Alaska Reference Database

The Alaska Reference Database originated as the standalone Alaska Fire Effects Reference Database, a ProCite reference database maintained by former BLM-Alaska Fire Service Fire Ecologist Randi Jandt. It was expanded under a Joint Fire Science Program grant for the FIREHouse project (The Northwest and Alaska Fire Research Clearinghouse). It is now maintained by the Alaska Fire Science Consortium and FRAMES, and is hosted through the FRAMES Resource Catalog. The database provides a listing of fire research publications relevant to Alaska and a venue for sharing unpublished agency reports and works in progress that are not normally found in the published literature.

 

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During the 2004 fire season ~6.6 million acres (~2.7 million ha) burned across Alaska. Nearly 2 million of these were on National Wildlife Refuge System lands inaccessible from the state's limited road system. Many fires burned through September,...

Person: Murphy, Reynolds, Koltun
Year: 2008
Resource Group: Document
Source: FRAMES, TTRS

Satellite remotely sensed data of fire disturbance offers important information; however, current methods to study fire severity may need modifications for boreal regions. We assessed the potential of the differenced Normalized Burn Ratio (dNBR) and...

Person: Hoy, French, Turetsky, Trigg, Kasischke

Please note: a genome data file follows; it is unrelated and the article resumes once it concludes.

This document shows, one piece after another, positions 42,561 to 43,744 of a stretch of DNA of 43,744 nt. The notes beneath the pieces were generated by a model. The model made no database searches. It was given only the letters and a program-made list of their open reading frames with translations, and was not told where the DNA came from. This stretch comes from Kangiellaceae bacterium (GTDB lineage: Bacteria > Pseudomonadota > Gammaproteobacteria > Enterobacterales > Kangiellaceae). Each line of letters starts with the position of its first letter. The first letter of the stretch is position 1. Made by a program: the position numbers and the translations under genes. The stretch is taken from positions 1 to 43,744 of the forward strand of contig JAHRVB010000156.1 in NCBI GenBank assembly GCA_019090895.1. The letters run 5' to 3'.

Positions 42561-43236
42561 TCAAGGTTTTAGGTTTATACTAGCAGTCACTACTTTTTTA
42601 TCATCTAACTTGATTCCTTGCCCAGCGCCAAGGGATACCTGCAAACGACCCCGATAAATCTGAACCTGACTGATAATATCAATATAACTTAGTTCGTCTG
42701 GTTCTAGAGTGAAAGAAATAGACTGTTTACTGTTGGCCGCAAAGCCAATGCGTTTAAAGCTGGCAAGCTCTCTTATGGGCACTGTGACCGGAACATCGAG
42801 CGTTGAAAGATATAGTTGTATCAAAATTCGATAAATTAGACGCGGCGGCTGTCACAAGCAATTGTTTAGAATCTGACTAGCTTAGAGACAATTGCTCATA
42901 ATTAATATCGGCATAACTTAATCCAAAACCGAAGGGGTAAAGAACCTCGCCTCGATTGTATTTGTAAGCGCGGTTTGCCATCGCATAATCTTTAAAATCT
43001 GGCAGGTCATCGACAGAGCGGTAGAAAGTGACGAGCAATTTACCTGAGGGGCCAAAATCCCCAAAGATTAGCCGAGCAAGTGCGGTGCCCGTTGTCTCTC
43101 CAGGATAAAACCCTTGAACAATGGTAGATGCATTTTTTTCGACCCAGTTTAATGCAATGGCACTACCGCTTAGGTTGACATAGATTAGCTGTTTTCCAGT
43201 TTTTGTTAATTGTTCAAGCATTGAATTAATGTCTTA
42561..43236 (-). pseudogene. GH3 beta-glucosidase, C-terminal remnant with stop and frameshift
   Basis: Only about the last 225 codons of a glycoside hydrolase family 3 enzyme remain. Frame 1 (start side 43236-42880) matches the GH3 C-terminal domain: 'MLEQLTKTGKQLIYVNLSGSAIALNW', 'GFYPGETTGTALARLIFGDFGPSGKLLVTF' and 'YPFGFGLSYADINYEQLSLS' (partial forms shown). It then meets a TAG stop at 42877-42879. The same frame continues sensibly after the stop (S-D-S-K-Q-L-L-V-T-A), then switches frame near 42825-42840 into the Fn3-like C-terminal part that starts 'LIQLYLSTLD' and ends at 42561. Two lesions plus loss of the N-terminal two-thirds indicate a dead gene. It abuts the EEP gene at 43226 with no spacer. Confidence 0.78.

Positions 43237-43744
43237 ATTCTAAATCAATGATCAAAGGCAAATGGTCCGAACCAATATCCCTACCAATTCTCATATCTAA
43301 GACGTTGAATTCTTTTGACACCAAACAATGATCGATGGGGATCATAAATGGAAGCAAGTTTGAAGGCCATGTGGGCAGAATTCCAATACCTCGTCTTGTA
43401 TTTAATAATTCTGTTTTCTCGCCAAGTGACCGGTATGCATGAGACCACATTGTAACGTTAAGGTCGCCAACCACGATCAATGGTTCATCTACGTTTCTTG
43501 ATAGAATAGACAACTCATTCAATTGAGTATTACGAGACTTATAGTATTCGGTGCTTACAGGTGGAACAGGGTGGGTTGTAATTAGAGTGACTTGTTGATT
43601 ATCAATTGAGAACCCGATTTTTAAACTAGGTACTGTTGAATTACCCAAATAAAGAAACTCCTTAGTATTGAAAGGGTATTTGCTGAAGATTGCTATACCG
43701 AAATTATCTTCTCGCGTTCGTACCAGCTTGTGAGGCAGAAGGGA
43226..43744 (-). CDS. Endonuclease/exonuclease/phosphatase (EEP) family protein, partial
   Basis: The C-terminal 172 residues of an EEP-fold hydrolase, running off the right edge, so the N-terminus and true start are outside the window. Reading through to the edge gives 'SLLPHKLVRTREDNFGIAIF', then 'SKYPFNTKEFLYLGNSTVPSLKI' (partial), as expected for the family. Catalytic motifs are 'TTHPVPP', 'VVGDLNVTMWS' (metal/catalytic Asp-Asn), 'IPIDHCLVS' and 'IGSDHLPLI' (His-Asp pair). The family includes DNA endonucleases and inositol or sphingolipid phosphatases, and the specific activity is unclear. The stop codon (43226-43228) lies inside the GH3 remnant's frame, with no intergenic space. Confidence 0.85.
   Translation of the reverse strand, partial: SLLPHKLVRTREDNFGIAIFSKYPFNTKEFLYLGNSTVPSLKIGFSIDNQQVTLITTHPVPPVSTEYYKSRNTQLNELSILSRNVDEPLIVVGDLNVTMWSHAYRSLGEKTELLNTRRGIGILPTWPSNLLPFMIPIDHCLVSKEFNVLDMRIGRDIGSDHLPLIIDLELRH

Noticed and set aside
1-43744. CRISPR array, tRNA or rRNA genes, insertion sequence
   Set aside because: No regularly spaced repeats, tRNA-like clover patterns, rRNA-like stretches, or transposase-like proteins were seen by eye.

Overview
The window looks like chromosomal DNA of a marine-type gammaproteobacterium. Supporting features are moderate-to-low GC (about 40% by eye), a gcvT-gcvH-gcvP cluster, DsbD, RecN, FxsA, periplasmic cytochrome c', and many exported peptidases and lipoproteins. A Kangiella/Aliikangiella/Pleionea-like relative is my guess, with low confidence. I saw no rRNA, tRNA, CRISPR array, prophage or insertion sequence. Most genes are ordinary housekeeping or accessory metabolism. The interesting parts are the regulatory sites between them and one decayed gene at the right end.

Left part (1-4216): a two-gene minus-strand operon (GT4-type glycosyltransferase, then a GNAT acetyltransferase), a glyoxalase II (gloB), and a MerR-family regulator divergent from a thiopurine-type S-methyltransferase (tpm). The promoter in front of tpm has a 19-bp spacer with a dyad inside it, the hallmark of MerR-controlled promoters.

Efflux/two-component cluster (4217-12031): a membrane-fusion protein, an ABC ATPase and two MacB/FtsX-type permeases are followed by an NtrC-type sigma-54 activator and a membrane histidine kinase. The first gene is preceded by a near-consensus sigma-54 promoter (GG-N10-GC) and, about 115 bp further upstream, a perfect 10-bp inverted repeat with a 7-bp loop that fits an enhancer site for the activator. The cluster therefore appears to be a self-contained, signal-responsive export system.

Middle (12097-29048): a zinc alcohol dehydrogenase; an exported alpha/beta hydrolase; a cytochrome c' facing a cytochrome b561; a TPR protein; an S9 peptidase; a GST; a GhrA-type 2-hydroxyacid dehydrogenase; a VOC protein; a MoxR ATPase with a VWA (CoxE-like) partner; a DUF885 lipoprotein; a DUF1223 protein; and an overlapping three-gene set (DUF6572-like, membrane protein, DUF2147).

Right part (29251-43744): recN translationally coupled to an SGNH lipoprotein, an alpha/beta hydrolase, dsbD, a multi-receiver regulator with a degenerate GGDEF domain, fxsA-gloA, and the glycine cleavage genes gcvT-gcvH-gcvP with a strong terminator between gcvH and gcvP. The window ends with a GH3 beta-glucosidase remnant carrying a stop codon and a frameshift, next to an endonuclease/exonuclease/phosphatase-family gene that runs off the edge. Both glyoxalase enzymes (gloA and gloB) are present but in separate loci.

Year: 2008
Resource Group: Document
Source: FRAMES, TTRS

There is interest in the global community on how fire regimes are changing as a function of changing demographics and climate. The ground-based data to monitor such trends in fire activity are inadequate at the global scale. Satellite observations...

Person: Chuvieco, Giglio, Justice
Year: 2008
Resource Group: Document
Source: FRAMES, TTRS

Understanding fire is essential to improving forest management strategies. More specifically, an accurate knowledge of the spatial distribution of fuels is critical when analyzing, modeling and predicting fire behavior. First, we review the main...

Person: Arroyo, Pascual, Manzanera
Year: 2008
Resource Group: Document
Source: FRAMES, TTRS

Burn severity strongly influences post-fire vegetation succession, soil erosion, and wildlife populations in the fire-adapted boreal forest and tundra ecosystems of Alaska. Therefore, satellite-derived maps of burn severity in the remote Alaskan...

Person: Barnes, Sorbel
Year: 2008
Resource Group: Document
Source: FRAMES, TTRS